Heidi Bivens, whose work as a stylist has been featured in the likes of i-D or Purple, is the costume designer of the show. On the topic of defining the characters’ wardrobes, she told Vogue, “I was like, ‘I could do this, and it would be more realistic, or I could do this other thing that’s not as realistic.’ [Sam Levinson] said, ‘I don't give an eff about reality.’ That resonates with me.” This predisposition to disregard the limitations of the real in favor of artistic liberties has led to the creation of an entirely unique aesthetic for each character, a move further emphasized by the makeup designed by Doniella Davy. Each character is a subculture of its own, and instead of isolating, their appearance is a mark of their uniqueness. While the writing of the characters does not necessarily make them cliched archetypes—no one is the absolute villain or hero, mean girl or nerd—the construction of their personality traits is found in their aesthetics. Jules, who is on a journey of gender definition, is initially characterized by her hyper-feminine wardrobe of pastel colors and kawaii references but becomes more comfortable with masculine tailoring as she evolves. Rue, battling with addiction, has little interest in clothes, other than finding comfort and going unnoticed, which results in a sort of accidental skater vibe. Maddy’s overconfidence and her knowledge that sex is power are seen in her skin-tight matching sets and cut-out dresses, which become more refined as she grows apart from sadistic Nate. And both Kat and Cassie exemplify the use of clothes to redefine one’s sense of self, Kat as a sex-positive girl in corsets and BDSM accessories, and Cassie as Nate’s object of desire with her babydoll dresses.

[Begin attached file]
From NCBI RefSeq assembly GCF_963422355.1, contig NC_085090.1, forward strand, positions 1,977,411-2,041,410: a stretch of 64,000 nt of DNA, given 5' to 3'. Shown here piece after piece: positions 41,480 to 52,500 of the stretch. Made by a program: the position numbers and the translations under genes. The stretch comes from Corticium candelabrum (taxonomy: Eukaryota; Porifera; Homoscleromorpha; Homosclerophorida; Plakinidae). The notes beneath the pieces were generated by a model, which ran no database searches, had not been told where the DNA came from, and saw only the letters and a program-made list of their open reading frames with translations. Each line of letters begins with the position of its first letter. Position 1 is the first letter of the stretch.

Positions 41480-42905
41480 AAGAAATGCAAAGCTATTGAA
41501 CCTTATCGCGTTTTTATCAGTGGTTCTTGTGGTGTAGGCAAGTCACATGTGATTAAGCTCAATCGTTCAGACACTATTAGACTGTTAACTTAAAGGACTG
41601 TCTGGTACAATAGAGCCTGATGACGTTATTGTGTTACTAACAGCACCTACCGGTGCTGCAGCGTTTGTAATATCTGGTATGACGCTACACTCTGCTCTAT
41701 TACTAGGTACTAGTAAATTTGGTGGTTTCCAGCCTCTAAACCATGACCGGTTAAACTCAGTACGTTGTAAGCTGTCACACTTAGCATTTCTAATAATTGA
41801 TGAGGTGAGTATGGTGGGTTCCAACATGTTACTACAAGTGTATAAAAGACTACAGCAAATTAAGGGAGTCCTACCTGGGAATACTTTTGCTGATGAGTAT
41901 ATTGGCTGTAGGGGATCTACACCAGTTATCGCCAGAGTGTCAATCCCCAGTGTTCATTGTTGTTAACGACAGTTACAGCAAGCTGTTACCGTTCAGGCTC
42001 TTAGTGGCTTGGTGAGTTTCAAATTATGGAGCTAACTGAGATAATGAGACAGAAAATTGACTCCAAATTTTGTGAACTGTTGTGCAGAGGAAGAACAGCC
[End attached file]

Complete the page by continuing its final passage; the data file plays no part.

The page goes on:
Aesthetic evolutions also charter the changes in the characters’ emotions. Even for a brief scene, complex costumes or makeup will be designed to present the emotional space occupied by the characters. When feeling defeated, they might be on their sweatpants and no makeup, and then propel themselves to another mental space through glitzy clothes and shiny eyeshadow. What the characters wear exists, therefore, somewhere between their headspace and real life, allowing for a level of originality that is inspirational. That is one of the biggest messages of the show: presenting not only who you are, but what you feel, by means of what you wear.
The choice of clothes and makeup often involves the participation of the actors. Sourced from Instagram, Etsy, or Depop (much like any teenager would buy clothes nowadays), but also from high fashion designers or vintage collectors, the pieces can easily be tracked down. At the same time, the show also makes a point of not relying on the overtly recognizable, a choice that opens up space for fans to recreate the looks freely. While the show reflects the directions in which teens are dressing now (there is a healthy dose of Y2K nostalgia, cutout dresses and skin-tight fabrics, and genderless combinations of layers and pieces), it also exists in a bubble that feels slightly atemporal, with 60s babydoll references, supermodel-era outfits, or standard normcore pieces.
Bivens told Fashionista that the aim was to create looks that would permeate to real life: “[Sam Levinson] said that by the time people had seen the first season, he wanted girls to be able to see someone wearing an outfit on the street and say, 'Oh, that's so Maddy.'” Judging by the rapidity with which the show’s outfits are sold out IRL, that desire is probably fulfilled. Furthermore, the show’s aesthetic has become a phenomenon because its recreation can, if not literally in high school, exist on Tik Tok or Instagram. With the release of each episode, social media is flooded with recreations of the looks seen in the likes of Maddy, Jules, or Lexi. At a time when trends are dictated by hashtags (think #cottagecore or #darkacademia), this virtual dialogue between show and fans is perhaps the ultimate sign of fashion triumph and the mark of Euphoria’s influence over an entire generation.